Thought and Slogans
In reaction to a recent column by George Will, “An Address We’ll Never Hear”:
As usual, Mr. Will writes lucidly, and what he writes appeals to me. No news there. The view he presents reminded me of Richard Feynman’s book “The Meaning Of It All.” In its first (of only three) chapters Mr. Feynman argues that anybody who either expects his audience to believe he ‘knows it all,’ or makes vague and dubious promises, thereby disqualifies himself from office. Mr. Feynman’s book is based on a set of three lectures he gave in 1963. Mr. Will’s view is quite current, but far from new.
Then what makes Mr. Will a bit nostalgic about the hope – which he recognizes as vain – that some future president will indeed give a speech such as Mr. Will suggests? One may expect that the current style of political aspirants is ‘market-tested’ in the sense that it appears to be successful in swaying the voting public. That is no compliment to that public: one would have to conclude that slogans and (unsupported) promises trump information.
Slogans offer no space for judgment or nuance; those whose actions rest on slogans can therefore be little more than unthinking automata. Promises are cheap, especially when they are tacitly understood – and tolerated – as empty. But (sound) judgment is precisely what we need from those who claim to have the competence – and integrity – to govern.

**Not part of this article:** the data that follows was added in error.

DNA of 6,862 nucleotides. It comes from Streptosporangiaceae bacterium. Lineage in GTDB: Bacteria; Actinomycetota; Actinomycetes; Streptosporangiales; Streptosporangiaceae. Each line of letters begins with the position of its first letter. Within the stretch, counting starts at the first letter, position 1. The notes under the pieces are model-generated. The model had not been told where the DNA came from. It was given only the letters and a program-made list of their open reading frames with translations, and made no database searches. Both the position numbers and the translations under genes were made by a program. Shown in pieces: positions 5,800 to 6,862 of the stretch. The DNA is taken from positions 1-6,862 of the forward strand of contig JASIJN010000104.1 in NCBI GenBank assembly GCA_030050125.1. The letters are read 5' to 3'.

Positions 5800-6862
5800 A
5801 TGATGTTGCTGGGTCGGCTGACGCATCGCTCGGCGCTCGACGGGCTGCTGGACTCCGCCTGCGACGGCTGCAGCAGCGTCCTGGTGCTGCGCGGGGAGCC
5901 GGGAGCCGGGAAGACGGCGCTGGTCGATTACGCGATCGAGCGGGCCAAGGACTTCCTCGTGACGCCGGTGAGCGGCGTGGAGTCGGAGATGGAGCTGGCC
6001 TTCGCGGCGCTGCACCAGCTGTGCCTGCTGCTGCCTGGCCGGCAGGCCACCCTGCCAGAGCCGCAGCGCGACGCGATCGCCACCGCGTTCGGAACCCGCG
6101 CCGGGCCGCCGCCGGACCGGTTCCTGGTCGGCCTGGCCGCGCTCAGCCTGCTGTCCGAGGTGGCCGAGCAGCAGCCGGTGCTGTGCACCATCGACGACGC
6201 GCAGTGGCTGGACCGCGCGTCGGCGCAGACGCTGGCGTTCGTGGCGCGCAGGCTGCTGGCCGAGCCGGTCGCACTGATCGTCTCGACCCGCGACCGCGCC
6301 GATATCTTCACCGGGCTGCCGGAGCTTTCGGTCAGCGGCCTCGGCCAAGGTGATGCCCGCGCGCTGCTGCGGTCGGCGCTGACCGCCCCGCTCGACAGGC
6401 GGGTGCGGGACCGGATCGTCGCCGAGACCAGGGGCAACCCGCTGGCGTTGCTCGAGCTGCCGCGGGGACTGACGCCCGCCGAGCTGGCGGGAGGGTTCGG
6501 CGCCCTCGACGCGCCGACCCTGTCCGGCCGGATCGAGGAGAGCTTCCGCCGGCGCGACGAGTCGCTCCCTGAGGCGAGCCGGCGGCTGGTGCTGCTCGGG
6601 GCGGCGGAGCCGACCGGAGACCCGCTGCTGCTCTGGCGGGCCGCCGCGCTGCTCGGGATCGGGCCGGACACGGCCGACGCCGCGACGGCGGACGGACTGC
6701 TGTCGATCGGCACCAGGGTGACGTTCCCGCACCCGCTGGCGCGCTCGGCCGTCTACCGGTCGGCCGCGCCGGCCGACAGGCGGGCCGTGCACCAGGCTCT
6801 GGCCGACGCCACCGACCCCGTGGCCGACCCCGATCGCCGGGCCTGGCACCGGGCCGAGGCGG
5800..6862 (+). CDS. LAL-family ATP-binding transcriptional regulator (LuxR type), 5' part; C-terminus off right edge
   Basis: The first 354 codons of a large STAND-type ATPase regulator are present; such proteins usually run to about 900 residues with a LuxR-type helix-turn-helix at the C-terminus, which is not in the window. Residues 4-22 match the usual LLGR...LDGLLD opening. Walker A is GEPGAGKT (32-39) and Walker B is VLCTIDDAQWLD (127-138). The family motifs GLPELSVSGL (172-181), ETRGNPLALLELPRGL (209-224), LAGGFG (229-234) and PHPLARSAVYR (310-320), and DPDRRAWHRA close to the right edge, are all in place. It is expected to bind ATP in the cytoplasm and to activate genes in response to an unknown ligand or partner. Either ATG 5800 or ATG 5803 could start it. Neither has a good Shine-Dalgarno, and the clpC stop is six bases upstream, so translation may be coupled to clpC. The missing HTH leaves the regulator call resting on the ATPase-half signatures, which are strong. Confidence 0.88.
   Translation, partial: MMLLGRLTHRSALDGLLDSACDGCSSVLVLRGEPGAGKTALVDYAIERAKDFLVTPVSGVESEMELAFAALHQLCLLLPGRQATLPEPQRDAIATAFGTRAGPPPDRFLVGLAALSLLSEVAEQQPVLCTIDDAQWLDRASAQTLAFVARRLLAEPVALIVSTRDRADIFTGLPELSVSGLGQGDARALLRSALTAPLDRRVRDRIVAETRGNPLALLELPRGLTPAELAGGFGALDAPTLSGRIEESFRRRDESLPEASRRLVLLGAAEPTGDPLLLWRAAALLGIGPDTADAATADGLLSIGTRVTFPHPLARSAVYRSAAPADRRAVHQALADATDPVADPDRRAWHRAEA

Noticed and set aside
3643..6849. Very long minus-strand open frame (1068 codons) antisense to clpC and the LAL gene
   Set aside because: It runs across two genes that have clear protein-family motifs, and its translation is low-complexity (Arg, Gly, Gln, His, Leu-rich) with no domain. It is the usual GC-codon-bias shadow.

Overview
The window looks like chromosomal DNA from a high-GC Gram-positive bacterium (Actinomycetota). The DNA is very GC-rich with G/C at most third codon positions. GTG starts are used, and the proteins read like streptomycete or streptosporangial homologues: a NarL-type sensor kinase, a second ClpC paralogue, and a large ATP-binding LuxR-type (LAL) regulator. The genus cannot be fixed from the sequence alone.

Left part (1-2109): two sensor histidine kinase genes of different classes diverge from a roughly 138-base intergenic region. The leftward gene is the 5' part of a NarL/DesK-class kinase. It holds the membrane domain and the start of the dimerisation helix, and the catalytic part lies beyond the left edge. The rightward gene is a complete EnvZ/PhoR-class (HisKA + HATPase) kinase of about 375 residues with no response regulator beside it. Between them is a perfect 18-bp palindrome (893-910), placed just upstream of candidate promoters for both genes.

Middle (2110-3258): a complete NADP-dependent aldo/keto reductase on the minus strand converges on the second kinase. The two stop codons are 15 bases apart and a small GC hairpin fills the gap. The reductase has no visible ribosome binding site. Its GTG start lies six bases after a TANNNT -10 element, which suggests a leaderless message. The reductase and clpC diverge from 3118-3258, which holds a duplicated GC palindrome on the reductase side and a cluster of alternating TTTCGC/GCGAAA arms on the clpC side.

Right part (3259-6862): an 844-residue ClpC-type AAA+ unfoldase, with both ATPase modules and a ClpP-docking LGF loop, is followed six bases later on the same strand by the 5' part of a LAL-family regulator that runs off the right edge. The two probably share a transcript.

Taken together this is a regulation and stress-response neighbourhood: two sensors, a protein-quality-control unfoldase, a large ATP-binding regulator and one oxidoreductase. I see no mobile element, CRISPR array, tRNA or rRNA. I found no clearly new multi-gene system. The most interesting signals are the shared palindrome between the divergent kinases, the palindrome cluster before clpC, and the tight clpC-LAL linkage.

It was not always thus: the writings (which likely reflect speeches) of Plato, Aristotle, Cicero, and much later Lincoln and Churchill aimed at informing the public. Then what changed, why, and how?
There was a time when the expected emphasis in schools was summarized as “three R’s.” It may well be that the perceived, but of course not the actual importance of those three skills has been reduced. TV has discouraged reading, Twitter has discouraged writing, and calculators have discouraged study of ‘math’ – in scare quotes because mathematics covers much more than the simple arithmetic that calculators can do. But the three R’s served a more fundamental and more important purpose: they cultivated the skill of analysis and critical thought. Today those skills are usually referred to as ‘scientific,’ with often more than a whiff of condescension.
Science does not have a monopoly on critical analysis: that faculty is equally indispensable in the humanities, in economics, in politics, in all of life. Science is possibly much less forgiving toward sloppy thinking than other disciplines: it is defined as the study of the testable. Hence scientific observation – experiment – will almost always expose the flaws emerging from sloppy thinking: ‘reality will intrude.’
This intrusion of reality can help us stay on track; we ignore it at our peril. But reality is precisely what is missing from too much political ‘debate’ today. Without reality – and the habit of observation needed to recognize it – analysis becomes untestable, thought is drowned by dogma, and debate is drowned by dictate.
Professor Maarten van Swaay retired from Kansas State University in 1995. He can be reached at [email protected]